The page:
Charles Oakley filed a civil lawsuit against James Dolan, Madison Square Garden and MSG Networks on Tuesday, seeking unspecified damages related to the former Knicks player’s scuffle with Garden security during a game last February.
The lawsuit, filed in Brooklyn federal court and obtained by Newsday, accuses Dolan and the Garden of defamatory, libelous and slanderous comments directed at Oakley following the incident that led police to arrest Oakley.
The lawsuit also accuses Garden security of assault, battery and false imprisonment as a result of guards forcibly removing Oakley from his seat a few rows behind Dolan, the Knicks owner, during the Feb. 8 game against the Los Angeles Clippers.
Oakley, 53, was charged with misdemeanor assault as a result of the scuffle. He appeared in Manhattan criminal court last month and accepted a plea deal that allows for the charges to be dropped if he remains out of trouble for six months.
He also was banned from the Garden for a year.
Douglas Wigdor, Oakley’s attorney, said Oakley filed the lawsuit “out of principle and his desire to hold Mr. Dolan accountable for his actions, which I can assure you that our firm is committed to doing on his behalf.”
The voicemail for Charles Oakley’s personal cell phone was full Tuesday morning. He did not respond to a text message seeking comment.
Madison Square Garden released a statement that said, “This is a frivolous lawsuit and nothing more than another attempt by Mr. Oakley to garner attention. We will deal with this accordingly.”
Oakley, a fan favorite who played for the Knicks from 1988-98, engaged in a public war of words with Dolan in the days after the incident. Oakley’s lawsuit says the public response by Dolan and the Garden represented “a smear campaign in a further attempt to ruin his reputation.”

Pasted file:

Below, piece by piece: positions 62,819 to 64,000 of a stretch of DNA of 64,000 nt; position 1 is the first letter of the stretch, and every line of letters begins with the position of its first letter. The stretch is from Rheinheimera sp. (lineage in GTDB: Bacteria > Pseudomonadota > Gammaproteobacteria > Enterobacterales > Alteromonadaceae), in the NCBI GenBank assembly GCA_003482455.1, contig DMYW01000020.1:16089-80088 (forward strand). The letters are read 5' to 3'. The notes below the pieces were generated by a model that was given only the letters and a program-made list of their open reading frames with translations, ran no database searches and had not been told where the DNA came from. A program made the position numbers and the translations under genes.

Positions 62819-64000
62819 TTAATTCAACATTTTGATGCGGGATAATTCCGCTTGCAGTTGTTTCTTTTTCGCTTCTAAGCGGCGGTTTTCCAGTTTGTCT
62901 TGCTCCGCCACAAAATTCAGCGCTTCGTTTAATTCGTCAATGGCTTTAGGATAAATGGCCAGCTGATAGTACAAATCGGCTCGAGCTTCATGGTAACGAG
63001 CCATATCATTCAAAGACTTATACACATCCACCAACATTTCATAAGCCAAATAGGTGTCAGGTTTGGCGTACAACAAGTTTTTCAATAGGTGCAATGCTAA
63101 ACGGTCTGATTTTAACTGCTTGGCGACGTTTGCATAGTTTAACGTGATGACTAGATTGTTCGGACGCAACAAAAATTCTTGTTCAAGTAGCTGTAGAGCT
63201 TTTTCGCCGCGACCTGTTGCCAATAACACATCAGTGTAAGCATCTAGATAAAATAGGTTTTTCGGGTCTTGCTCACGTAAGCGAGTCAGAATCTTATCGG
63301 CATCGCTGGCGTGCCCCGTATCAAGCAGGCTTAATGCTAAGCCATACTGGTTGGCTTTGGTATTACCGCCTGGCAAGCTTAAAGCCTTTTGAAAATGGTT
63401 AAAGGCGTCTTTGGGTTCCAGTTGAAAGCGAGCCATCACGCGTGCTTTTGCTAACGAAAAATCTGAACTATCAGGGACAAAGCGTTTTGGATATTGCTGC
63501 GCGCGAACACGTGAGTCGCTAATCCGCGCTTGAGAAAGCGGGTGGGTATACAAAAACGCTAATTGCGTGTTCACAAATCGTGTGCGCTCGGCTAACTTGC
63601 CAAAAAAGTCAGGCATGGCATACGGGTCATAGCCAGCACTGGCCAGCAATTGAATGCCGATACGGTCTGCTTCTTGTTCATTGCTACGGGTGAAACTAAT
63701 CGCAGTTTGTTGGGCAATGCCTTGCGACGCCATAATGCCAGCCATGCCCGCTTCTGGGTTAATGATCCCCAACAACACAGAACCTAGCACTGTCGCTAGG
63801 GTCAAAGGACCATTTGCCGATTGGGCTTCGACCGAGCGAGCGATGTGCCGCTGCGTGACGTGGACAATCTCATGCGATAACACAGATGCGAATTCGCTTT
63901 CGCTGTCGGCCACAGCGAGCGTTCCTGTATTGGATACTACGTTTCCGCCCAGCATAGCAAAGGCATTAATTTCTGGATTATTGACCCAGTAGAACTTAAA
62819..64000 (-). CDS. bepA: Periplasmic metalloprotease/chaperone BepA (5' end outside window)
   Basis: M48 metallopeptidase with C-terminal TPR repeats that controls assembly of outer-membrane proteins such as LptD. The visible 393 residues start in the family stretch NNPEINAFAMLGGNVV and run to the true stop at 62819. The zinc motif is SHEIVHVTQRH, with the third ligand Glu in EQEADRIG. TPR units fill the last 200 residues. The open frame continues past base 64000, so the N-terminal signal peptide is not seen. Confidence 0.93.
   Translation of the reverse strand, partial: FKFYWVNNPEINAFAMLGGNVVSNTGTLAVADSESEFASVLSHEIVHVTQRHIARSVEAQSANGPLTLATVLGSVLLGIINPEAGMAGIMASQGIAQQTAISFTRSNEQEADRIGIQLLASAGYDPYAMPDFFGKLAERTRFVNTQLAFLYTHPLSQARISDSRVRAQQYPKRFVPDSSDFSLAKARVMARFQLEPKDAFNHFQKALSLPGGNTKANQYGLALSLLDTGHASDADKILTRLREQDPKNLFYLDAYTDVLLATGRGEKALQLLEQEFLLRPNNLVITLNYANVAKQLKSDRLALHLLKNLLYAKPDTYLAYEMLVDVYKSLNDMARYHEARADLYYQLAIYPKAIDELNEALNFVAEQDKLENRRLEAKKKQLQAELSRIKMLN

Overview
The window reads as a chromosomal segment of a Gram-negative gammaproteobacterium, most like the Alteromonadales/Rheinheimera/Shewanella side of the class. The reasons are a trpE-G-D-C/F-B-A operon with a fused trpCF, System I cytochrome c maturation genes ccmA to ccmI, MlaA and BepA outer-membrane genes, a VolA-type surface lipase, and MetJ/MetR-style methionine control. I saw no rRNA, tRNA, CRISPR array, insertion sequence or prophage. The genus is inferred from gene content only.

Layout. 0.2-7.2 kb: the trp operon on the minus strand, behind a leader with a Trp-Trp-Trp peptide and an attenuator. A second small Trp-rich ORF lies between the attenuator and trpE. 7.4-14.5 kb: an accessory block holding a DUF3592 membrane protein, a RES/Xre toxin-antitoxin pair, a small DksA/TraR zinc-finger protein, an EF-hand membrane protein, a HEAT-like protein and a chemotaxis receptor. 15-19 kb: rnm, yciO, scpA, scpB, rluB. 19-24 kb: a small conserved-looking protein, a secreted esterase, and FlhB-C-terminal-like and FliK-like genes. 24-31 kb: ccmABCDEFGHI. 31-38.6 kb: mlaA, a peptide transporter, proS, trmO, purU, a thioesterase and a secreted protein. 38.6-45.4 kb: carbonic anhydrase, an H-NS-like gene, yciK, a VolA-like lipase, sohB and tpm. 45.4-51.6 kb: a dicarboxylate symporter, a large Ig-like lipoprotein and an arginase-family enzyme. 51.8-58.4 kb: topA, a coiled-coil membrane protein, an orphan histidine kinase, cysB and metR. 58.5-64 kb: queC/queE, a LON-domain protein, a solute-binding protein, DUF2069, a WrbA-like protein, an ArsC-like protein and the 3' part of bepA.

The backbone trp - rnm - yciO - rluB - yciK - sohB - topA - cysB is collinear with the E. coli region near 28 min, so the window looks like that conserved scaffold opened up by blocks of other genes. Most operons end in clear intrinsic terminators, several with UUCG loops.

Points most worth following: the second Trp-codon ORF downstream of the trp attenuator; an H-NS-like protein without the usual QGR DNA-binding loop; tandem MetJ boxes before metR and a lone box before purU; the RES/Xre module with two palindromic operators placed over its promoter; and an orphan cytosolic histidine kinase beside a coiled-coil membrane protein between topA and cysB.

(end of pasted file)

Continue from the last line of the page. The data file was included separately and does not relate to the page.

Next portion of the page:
The lawsuit cites a tweet from the Knicks’ official public relations Twitter account that said, “we hope he gets some help soon” as well as comments made by Dolan on ESPN Radio.
“To me, Charles has got a problem,” Dolan said on the radio after the incident. “We’ve said it before; he’s his own worst problem. People have to understand that. He has a problem with anger. He’s both physically and verbally abusive. He may have a problem with alcohol.”
Oakley’s lawsuit contends those statements are false, saying the former Knick has “never had a problem with excessive anger nor has he ever abused alcohol or any other drug.”
Oakley’s lawsuit also says he does not know when his feud with the Knicks owner began.
According to the court filing, Dolan “constantly disrespected” Oakley by “refusing to make eye contact or shake his hand during meetings, denying him the type of fan appreciation nights given to much less popular and successful members of the Knicks, and even making him purchase his own tickets to attend games at the arena he called home for a decade.”
Following the incident NBA commissioner Adam Silver brought Oakley and Dolan together to his Manhattan office and had Oakley’s friend Michael Jordan on conference call in an attempt to calm nerves. Silver released a statement saying both men were apologetic. But Oakley said later that he told them, “I’d rather go to jail than them saying they did something for me.”